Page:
In the mid-1940s, word went out to NHL hockey players that a Detroit insurance company had a brand new policy to offer. National Casualty was, at the time, already insuring many professional athletes against injury, but never before had their coverage narrowed in to the very needle sewing up cuts suffered in the course of on-ice play.
Executive Jean Caspar was the man with the plan. By the terms of the company’s newest policy, players who paid a $100 premium would receive $5 for every stitch used to bind their wounds during a given season.
Defenceman Bill Gadsby of the Chicago Black Hawks was one who signed up with enthusiasm. Not long after he did, a rising shot form Toronto’s Hugh Bolton found Gadsby’s face as he stood in front of his own net. “I never saw the puck until it split open my lower lip with a cut that seemed to be as wide as the Grand Canyon,” Gadsby later wrote. “The final tally was 30 stitches. It was the ugliest gash of my career. My diet consisted of tea and toast for about three weeks. I lost 11 pounds.”
If he allowed himself a (sore) smile, it may have come when he calculated the cash dividends. “In less than two weeks I had paid for the policy,” he recalled. “I had gotten back all my money, plus a $50 profit.”
While players like Gadsby might have argued they’d earned their rewards, there are also accounts of a thoughtful (unnamed) few who didn’t mind finding a way to inflate their profits. Dr. John Finley, long-time Detroit Red Wings’ club doctor, has said that it was common enough in those bygone days for a wounded player to request an extra stitch or two, just to up National Casualty’s pay-out.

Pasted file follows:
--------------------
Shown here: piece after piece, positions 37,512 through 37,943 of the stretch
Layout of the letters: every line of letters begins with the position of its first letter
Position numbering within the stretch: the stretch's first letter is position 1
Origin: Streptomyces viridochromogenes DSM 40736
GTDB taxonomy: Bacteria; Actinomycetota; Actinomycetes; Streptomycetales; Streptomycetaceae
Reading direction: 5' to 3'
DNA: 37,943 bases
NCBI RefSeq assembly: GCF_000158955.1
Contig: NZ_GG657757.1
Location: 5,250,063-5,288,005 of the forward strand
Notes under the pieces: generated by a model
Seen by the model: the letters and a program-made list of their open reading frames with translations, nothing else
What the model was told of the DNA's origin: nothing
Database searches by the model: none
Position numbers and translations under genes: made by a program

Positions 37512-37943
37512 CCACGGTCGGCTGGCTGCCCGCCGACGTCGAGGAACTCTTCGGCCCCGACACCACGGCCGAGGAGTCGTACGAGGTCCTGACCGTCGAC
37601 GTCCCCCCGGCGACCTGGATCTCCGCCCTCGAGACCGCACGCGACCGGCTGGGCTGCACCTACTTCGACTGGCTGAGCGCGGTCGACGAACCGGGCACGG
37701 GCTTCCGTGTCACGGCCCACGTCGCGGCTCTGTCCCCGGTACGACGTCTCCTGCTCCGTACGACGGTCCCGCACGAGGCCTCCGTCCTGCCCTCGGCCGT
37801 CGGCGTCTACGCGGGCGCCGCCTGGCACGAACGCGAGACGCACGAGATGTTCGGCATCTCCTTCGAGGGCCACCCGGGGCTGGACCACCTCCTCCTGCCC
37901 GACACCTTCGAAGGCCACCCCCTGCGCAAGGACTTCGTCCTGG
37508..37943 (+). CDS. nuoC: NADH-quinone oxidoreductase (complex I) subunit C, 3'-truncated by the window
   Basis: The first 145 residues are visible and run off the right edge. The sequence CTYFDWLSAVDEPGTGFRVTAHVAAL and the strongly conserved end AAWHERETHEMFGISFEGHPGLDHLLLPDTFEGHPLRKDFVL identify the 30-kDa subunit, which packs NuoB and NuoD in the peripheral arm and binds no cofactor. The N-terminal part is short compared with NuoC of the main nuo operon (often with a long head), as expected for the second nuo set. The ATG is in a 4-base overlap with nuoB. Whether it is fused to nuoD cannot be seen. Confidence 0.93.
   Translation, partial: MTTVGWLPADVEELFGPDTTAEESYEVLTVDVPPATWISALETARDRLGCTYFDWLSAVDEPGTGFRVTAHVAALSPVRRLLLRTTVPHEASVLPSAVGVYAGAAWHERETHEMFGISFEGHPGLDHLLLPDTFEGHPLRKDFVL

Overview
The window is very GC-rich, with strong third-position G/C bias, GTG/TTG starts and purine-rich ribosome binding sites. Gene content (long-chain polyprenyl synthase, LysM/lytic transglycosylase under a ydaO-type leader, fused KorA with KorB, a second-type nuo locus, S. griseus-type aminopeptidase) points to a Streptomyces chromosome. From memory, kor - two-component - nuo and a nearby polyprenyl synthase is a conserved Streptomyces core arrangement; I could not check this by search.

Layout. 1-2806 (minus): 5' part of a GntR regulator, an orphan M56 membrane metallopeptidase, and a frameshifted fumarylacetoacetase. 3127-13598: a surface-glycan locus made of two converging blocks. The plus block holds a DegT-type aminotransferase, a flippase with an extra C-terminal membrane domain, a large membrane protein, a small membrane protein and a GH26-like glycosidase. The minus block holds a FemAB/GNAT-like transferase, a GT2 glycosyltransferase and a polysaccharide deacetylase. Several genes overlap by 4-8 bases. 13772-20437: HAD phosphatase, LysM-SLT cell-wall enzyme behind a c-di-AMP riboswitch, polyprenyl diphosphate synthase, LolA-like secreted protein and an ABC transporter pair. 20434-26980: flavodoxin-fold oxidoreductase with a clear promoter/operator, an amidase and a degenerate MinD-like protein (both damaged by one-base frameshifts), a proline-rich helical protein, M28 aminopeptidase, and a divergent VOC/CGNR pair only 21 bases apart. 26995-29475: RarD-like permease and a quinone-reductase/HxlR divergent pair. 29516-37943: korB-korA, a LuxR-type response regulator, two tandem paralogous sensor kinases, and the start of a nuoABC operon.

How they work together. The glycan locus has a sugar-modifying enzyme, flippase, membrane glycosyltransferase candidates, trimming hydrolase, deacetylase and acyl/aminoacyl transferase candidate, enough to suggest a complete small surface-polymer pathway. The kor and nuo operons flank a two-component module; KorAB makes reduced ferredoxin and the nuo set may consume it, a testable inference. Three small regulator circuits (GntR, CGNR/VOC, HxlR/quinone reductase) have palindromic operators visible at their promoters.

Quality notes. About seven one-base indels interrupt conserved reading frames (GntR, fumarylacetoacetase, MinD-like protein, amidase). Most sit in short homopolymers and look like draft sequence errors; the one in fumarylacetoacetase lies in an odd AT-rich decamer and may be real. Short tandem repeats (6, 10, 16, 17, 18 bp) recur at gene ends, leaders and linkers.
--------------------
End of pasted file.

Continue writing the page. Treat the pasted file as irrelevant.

“The company also learned,” noted a Boston newspaper, “that what might be a three-stitch cut in one town could be good for eight stitches in a place like Toronto, where doctors believe in sewing machine precision instead of a mere basting job.”
After a couple of years, the company did see that they might have a losing proposition on their hands, and duly adjusted the $5-a-stitch benefit to make it a flat $10-a-cut fee.
But even that would prove too rich (not rich enough?) for the company’s bottom line. About five years after the company started paying stitch insurance, National Casualty eliminated the policy outright.
A year after that, they got out of the hockey business altogether. Injuries were rising too fast, Jean Caspar said. “We keep reducing the benefits and raising the premiums,” he confessed with what seems like surprising candor. “But even that did not permit us to keep the hockey division on a paying basis.”
NHL president Clarence Campbell shrugged off the snub: players, he pointed out, were already insured by their clubs. He did dispute Caspar’s assertion that injuries were becoming more and more common: the league’s statistics showed just the opposite.
Caspar’s answer to that? Even if that were so, it didn’t make any difference to his company, he said, when the players they were insuring were always the ones getting hurt.